Sunday, 18 May 2014

Australia Scraps $2.3B Renewable Energy Body by Anamaria Deduleasa, Recharge News, May 14, 2014

.By Anamaria Deduleasa in London 
 Wednesday, May 14 2014

While ARENA will maintain funds of A$1bn for about 180 projects – mostly R&D – that have been contracted since its creation in 2012, it will see its ongoing budget reduced to a scrap of its original A$2.3bn and its functions absorbed into the Department of Industry.
The move in the country's budget prompted anger among clean-energy supporters in the Australia – especially as the Coalition government of Prime Minister Tony Abbott will earmark just A$15m for the Department of Industry to fund new renewables projects and initiatives in 2015-2016 and a further A$15m in the two years after that.
The formation of ARENA was announced in 2011 when the former Labor government set it up to take over-arching control of 11 existing renewables programmes.
ARENA chair Greg Bourne said the change will leave the body with purely “token” funding – though he pointed out that the legislation that created ARENA will need to be repealed by the Australian Parliament before the government can fully implement the measures
Bourne added that ARENA will continue to work with stakeholders to deliver the already-awarded projects “as part of its mandate to improve the competitiveness of renewable energy technologies and their uptake across Australia”.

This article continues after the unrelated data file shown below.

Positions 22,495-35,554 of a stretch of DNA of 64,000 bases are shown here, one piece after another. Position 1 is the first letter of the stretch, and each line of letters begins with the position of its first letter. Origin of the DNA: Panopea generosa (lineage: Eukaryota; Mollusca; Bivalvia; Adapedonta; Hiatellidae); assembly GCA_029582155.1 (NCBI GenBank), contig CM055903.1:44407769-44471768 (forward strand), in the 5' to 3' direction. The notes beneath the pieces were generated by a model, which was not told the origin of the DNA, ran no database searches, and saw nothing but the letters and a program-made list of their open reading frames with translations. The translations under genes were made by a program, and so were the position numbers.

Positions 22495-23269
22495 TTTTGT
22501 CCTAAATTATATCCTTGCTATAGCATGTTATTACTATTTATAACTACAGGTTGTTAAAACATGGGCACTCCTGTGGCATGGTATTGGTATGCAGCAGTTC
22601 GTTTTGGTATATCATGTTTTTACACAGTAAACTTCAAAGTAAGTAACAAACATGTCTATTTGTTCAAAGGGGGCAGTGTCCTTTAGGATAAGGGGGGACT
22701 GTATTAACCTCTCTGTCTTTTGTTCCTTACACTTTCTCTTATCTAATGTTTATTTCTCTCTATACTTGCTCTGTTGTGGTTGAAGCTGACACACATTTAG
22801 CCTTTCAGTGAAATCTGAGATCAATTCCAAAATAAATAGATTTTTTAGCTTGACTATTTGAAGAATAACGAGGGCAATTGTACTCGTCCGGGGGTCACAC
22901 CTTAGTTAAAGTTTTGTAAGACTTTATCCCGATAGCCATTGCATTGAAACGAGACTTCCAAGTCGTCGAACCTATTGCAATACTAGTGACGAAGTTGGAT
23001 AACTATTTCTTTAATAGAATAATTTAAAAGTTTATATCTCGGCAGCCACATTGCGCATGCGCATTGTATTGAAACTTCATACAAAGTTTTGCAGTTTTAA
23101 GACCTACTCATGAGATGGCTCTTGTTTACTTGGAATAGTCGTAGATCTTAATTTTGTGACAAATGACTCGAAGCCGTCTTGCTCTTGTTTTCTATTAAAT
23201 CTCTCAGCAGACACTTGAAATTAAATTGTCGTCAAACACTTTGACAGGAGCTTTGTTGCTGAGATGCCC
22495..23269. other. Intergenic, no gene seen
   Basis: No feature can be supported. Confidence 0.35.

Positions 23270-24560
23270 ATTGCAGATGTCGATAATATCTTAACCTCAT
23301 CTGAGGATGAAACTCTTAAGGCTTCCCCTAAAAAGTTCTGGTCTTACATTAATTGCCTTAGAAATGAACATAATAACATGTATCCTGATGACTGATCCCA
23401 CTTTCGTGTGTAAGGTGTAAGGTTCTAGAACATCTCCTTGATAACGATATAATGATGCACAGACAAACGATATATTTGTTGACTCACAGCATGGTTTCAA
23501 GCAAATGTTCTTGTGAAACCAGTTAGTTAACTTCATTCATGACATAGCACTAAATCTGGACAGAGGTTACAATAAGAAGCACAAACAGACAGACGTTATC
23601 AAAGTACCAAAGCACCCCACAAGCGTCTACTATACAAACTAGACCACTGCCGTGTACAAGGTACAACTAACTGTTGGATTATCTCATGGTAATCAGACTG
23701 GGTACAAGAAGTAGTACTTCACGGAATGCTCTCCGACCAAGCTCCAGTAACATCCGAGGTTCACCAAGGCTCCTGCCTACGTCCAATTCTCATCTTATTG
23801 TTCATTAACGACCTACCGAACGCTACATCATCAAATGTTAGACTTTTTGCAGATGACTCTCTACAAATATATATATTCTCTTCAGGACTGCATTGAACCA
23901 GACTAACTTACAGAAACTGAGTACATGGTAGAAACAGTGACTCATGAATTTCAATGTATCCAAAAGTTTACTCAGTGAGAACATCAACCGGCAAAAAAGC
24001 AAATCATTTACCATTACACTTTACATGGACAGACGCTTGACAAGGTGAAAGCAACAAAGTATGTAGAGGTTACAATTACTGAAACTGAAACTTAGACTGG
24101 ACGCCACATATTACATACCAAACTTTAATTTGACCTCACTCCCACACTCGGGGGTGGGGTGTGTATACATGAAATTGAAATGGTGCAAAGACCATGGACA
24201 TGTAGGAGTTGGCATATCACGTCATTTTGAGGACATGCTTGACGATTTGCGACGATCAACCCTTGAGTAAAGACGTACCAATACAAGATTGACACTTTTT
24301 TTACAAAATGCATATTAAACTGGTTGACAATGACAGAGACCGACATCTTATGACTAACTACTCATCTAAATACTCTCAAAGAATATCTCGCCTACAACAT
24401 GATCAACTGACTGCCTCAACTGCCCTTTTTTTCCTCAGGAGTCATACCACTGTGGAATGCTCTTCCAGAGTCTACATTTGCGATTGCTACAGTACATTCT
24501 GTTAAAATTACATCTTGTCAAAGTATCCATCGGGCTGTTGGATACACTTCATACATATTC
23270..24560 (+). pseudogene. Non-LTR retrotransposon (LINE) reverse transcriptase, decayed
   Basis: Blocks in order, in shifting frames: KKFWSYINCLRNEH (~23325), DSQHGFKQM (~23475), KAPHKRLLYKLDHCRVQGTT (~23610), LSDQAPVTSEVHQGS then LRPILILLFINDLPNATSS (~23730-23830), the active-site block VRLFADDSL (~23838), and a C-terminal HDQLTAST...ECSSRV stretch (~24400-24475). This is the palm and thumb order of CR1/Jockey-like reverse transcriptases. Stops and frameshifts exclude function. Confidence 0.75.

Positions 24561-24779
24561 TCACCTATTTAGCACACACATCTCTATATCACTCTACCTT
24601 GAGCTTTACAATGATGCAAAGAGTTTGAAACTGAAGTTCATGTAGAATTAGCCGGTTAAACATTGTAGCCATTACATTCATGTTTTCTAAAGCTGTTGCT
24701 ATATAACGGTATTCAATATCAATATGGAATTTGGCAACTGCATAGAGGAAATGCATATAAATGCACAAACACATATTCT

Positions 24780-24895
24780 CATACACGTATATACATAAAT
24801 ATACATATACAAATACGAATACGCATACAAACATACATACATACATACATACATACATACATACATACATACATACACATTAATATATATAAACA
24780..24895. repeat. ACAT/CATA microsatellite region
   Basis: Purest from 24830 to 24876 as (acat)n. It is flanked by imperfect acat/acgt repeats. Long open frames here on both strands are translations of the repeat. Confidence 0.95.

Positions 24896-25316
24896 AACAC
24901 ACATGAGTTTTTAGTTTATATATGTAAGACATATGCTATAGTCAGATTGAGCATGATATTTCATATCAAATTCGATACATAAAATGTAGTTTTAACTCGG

ARENA’s Emerging Renewables Programme will apparently remain operational for now, but applicants should “take into consideration the Australian Government’s announced changes when developing applications for funding”.
According to the local Australian press, a big chunk of the funds saved from ARENA will be used to fund a huge roadbuilding programme.
Clean Energy Council (CEC) deputy chief executive Kane Thorton said “abolishing ARENA is a backwards step for the country” adding that it is “extremely disappointing to see the Federal Government withdraw its support, particularly when in opposition it had supported ARENA since its inception”.
Abbott’s government has taken a tough line with many of the renewables initiatives that a few years ago made Australia a policy favourite with global renewables advocates.
It plans to repeal the country’s carbon pricing scheme and has ordered a review of the nation’s Renewable Energy Target (RET) – with a strong suspicion the latter will be watered down.

No comments:

Post a Comment